Absolutism within France was a political system associated with kings such as Louis XIII and, more particularly, Louis XIV. Absolutism or absolute monarchical rule was developing across Europe during the Sixteenth and Seventeenth Centuries. Important politicians such as Cardinal Richilieu were staunch supporters of absolutism.
Absolute rule meant that the power of the monarch was, in theory, unlimited except by divine law or by what was called ‘natural law’. In an absolute society, the only person who could change the powers of the monarch was the monarch him/herself. As such, it is difficult to think in terms of an absolute monarch diluting his/her own authority and power.
|Quotes attributable to Louis XVI
“I have no intention of sharing my authority”
Absolute rule replaced a system whereby the monarch worked with others. Prior to absolute rule, a king of France worked with the Estates. He was still a powerful ruler but in one sense he shared his authority with them. When this system broke down, a country could descend into civil war.
In a French absolute society, the king’s word was law. He had access to a standing royal army that was loyal only to him. A career in the military appeared to be one worth pursuing for someone with a noble background. The standing army was a symbol of an absolute monarch’s authority and a ruler’s power was based and enforced by it.
For those on the receiving end of absolutism, the army played a key role. In absolutist states, the army invariably collected taxes; a large part of this revenue was invested in the army which got larger and more powerful; a larger army was capable of becoming even more effective at collecting taxes which were then further invested in the army. In this way, the people were trapped: they paid their taxes to a body that expanded as a result and that made it an even better collector of revenue.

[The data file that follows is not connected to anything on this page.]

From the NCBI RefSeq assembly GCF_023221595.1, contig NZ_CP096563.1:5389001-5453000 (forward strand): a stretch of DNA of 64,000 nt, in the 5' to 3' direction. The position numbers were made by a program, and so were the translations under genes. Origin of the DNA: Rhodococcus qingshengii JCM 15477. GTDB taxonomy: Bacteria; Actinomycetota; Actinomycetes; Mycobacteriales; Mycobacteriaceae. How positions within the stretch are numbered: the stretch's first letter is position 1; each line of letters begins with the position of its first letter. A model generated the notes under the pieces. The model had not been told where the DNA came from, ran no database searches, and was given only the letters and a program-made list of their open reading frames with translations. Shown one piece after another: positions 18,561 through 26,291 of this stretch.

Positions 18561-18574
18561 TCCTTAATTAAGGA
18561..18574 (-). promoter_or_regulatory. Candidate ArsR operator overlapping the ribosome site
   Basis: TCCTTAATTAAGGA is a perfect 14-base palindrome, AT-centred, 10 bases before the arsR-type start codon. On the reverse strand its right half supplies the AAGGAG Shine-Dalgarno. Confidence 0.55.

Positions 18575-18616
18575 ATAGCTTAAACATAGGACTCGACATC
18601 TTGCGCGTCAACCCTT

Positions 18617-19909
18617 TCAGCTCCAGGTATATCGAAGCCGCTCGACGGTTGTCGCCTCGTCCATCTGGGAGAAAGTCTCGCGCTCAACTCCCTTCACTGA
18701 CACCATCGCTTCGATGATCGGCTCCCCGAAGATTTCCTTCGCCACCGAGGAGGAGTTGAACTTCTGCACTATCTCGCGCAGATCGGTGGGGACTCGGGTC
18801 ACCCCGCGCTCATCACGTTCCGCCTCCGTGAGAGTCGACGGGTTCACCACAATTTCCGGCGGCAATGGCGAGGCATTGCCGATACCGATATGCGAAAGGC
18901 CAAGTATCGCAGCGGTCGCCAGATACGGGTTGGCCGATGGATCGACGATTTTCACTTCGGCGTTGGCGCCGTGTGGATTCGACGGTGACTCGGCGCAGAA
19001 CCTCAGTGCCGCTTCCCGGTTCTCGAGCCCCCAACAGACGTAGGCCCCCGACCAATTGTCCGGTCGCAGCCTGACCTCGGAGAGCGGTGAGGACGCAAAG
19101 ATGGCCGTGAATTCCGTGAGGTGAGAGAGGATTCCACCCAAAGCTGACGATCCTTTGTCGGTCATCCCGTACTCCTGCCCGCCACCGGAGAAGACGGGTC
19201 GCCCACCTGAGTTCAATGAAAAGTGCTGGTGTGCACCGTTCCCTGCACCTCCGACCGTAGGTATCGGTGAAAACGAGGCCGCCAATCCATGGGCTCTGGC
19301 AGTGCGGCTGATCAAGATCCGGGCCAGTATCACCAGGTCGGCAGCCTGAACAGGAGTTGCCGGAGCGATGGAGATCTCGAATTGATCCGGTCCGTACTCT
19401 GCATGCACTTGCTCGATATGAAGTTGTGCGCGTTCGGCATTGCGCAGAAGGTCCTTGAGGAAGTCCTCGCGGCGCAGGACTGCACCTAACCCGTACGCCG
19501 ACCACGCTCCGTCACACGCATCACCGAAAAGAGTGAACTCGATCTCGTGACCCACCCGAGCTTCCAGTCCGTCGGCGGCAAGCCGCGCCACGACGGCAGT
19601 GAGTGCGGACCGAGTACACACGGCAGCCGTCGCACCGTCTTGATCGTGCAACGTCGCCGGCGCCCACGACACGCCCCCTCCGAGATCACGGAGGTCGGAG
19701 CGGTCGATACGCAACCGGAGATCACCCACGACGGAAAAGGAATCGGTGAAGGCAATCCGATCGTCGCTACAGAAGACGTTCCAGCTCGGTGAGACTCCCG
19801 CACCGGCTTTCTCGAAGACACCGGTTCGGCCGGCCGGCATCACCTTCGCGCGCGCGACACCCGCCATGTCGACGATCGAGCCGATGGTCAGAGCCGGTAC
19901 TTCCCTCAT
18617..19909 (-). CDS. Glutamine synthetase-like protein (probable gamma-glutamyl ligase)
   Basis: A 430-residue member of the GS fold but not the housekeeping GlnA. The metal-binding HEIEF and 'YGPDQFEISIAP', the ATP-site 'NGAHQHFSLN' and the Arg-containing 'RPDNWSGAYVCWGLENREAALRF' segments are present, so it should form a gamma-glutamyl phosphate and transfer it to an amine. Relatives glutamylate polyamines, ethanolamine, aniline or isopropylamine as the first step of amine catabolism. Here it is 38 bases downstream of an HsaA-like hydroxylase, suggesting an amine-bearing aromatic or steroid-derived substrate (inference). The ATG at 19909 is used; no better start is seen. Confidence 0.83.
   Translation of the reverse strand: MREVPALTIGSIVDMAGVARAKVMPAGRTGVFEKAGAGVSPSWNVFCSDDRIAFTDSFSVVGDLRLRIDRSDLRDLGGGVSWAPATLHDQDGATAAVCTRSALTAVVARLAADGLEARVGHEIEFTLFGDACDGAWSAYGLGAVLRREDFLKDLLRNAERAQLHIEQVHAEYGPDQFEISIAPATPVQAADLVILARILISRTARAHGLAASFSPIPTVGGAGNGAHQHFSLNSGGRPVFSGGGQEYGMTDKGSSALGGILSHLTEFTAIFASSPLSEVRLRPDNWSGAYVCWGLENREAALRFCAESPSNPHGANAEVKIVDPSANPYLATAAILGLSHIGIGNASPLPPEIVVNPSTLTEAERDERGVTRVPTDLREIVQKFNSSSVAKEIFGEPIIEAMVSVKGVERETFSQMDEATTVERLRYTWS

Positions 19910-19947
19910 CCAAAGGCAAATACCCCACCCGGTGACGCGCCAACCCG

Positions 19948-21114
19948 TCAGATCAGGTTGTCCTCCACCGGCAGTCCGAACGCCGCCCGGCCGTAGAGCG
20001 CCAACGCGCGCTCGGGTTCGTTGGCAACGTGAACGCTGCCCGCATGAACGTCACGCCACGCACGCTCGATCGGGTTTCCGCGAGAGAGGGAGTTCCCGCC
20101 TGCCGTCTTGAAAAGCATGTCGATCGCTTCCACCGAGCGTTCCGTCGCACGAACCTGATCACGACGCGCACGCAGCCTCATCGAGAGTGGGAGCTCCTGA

Such a system smacks very much of a Twentieth Century dictatorship such as Stalin’s and Hitler’s. However, royal absolutism was justified by a number of eminent philosophers from the time: Bodin, Bousset and Hobbes. It could be argued that their support for an absolute monarch was understandable given the consequences that could have happened to them – however, there was a belief that a country could benefit from an absolute monarch, both internally and externally. As an example, Brandenburg-Prussia under the Great Elector, Frederick William, became a much sort after ally which brought money to Brandenburg-Prussia. Also, in France, there were memories of the chronic dislocation caused by the French Wars of Religion where weak monarchical rule triggered off a noble rebellion.